The respondent contends that the tax taking for the taxes of 1938 and 1939 was invalid because the respondent had had no opportunity to obtain a reduction in the valuation. It is not disputed that the tax was greater than the amount for

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which an abatement might be sought without payment upon the tax, under G. L. (Ter. Ed.) c. 59, Sections 64, 65, as amended. By St. 1938, c. 478, Section 3 (G. L. [Ter. Ed.] c. 59, Section 65B), where a tax on a parcel of real estate exceeds $1,000, a payment, generally of half the tax, must be made as a condition of appeal to the Appellate Tax Board. [Note 1] It is settled that such a payment may constitutionally be made a condition of a hearing upon an application or an appeal for abatement, regardless of the financial condition of the taxpayer. Old Colony Railroad v. Assessors of Boston, 309 Mass. 439. Lincoln Hotel Co. v. Assessors of Boston, 317 Mass. 505. We remain satisfied with those decisions, which are decisive as to the present objection raised by the respondent.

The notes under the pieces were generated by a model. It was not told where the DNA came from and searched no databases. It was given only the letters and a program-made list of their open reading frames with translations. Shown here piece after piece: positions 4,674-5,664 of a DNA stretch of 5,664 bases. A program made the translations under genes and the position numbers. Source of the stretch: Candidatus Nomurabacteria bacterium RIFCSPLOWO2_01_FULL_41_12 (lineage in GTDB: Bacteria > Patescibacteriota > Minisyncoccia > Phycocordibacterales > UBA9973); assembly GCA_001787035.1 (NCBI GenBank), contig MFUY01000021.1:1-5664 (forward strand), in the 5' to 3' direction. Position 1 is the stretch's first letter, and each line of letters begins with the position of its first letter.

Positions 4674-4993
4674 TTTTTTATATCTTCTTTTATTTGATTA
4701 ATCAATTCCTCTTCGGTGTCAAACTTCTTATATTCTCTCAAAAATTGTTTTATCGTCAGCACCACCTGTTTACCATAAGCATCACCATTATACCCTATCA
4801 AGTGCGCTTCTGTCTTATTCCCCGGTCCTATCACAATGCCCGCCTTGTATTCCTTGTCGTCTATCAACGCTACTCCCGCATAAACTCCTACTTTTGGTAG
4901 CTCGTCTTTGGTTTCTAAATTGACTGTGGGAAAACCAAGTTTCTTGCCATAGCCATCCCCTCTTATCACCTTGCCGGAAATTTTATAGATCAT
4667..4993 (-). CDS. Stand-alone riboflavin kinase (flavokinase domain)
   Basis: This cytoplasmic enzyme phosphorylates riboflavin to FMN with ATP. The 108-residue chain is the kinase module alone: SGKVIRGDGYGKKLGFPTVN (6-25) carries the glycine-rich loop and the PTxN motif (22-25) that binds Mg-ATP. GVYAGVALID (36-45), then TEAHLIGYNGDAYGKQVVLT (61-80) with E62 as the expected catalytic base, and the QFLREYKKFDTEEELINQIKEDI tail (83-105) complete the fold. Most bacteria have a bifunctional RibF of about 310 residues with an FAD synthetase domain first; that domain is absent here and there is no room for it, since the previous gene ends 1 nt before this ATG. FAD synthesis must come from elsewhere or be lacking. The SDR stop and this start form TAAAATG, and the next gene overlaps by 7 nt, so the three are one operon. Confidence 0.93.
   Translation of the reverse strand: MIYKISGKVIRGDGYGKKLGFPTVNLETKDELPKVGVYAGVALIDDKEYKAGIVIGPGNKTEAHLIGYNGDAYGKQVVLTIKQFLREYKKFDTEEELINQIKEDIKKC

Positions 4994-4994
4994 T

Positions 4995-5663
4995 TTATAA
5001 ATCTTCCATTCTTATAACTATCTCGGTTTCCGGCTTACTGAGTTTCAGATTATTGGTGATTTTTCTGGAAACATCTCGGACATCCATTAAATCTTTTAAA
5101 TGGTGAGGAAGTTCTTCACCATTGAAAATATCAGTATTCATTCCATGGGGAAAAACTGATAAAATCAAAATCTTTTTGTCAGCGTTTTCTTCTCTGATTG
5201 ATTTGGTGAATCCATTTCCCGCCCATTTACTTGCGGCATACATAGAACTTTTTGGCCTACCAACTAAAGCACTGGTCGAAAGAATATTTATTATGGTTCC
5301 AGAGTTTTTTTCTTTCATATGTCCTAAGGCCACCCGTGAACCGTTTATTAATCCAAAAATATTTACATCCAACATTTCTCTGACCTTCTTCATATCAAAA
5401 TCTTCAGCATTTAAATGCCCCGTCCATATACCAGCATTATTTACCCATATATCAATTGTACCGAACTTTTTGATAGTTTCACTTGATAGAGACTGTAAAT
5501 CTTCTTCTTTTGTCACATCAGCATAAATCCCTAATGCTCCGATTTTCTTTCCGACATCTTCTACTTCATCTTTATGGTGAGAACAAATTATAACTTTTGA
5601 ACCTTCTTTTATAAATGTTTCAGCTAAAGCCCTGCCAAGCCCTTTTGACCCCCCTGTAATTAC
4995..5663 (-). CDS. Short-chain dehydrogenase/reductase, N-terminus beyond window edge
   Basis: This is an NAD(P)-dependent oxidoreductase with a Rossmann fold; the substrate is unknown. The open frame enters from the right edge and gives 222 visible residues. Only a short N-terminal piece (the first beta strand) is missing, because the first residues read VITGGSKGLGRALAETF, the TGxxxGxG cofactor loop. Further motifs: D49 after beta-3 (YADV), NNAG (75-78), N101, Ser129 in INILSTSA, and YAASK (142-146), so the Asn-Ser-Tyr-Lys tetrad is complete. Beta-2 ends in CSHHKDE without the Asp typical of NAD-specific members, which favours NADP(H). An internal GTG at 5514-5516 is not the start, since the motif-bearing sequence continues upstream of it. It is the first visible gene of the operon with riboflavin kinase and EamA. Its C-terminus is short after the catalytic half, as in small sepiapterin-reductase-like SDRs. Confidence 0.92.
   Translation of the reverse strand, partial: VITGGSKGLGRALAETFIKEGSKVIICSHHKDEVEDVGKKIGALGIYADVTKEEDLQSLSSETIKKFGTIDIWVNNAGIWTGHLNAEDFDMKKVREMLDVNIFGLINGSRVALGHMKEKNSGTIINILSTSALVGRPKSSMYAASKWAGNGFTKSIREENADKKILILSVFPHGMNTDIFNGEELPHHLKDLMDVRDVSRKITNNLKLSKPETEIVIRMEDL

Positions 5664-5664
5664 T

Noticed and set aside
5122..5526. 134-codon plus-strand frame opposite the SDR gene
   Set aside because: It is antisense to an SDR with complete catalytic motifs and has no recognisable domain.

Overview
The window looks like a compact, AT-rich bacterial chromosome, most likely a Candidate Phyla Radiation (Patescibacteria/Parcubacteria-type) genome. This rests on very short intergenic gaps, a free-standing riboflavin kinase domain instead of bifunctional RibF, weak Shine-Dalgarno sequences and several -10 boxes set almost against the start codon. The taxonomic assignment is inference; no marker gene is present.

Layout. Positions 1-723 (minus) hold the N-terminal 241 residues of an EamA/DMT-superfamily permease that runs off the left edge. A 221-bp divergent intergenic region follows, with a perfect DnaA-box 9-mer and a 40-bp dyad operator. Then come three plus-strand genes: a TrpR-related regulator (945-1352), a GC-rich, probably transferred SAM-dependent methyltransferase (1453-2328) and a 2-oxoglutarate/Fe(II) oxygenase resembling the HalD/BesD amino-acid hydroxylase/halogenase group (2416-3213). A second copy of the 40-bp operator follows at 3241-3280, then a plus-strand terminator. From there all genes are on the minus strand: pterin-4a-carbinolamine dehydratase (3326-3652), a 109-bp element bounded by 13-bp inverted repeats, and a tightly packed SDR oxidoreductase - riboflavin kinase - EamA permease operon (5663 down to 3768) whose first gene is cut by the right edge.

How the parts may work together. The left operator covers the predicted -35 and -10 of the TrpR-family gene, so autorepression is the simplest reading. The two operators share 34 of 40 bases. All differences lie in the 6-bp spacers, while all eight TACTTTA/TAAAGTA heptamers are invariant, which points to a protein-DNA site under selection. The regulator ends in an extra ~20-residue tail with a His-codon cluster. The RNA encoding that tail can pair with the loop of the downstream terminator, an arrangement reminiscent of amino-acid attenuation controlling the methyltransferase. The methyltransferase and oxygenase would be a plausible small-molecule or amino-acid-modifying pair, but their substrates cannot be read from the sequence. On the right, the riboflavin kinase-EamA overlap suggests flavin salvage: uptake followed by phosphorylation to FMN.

The respondent contends that the assessments in question were invalid because the description of the property assessed was inadequate. At most the variances from the correct area were one thousand seven hundred forty-five square feet as to parcel 1, out of an area of eighty-nine thousand seventy-nine square feet; four hundred forty-one square feet as to parcel 3, out of an area of nine thousand nine hundred forty-four square feet; and two hundred eighteen square feet as to parcel 4, out of an area of three thousand two hundred fifteen square feet. The locations of the parcels in the assessment book were sufficient to identify them. In Roberts v. Welsh, 192 Mass. 278, 280, this court said that the statutes do not intend that the description in a valuation list "should necessarily be accurate in detail for the purpose of a conveyance. It is enough if it fairly designates, for the information of those interested, the property intended to be taxed." See also Lenox v. Oglesby, 311 Mass. 269, 275. The judge was right, we think, in finding that the taxpayer knew what property was being assessed, and was not misled. Franklin v. Metcalfe, 307 Mass. 386, 389, 390. Boston v. Boston Port Development Co. 308 Mass. 72, 78.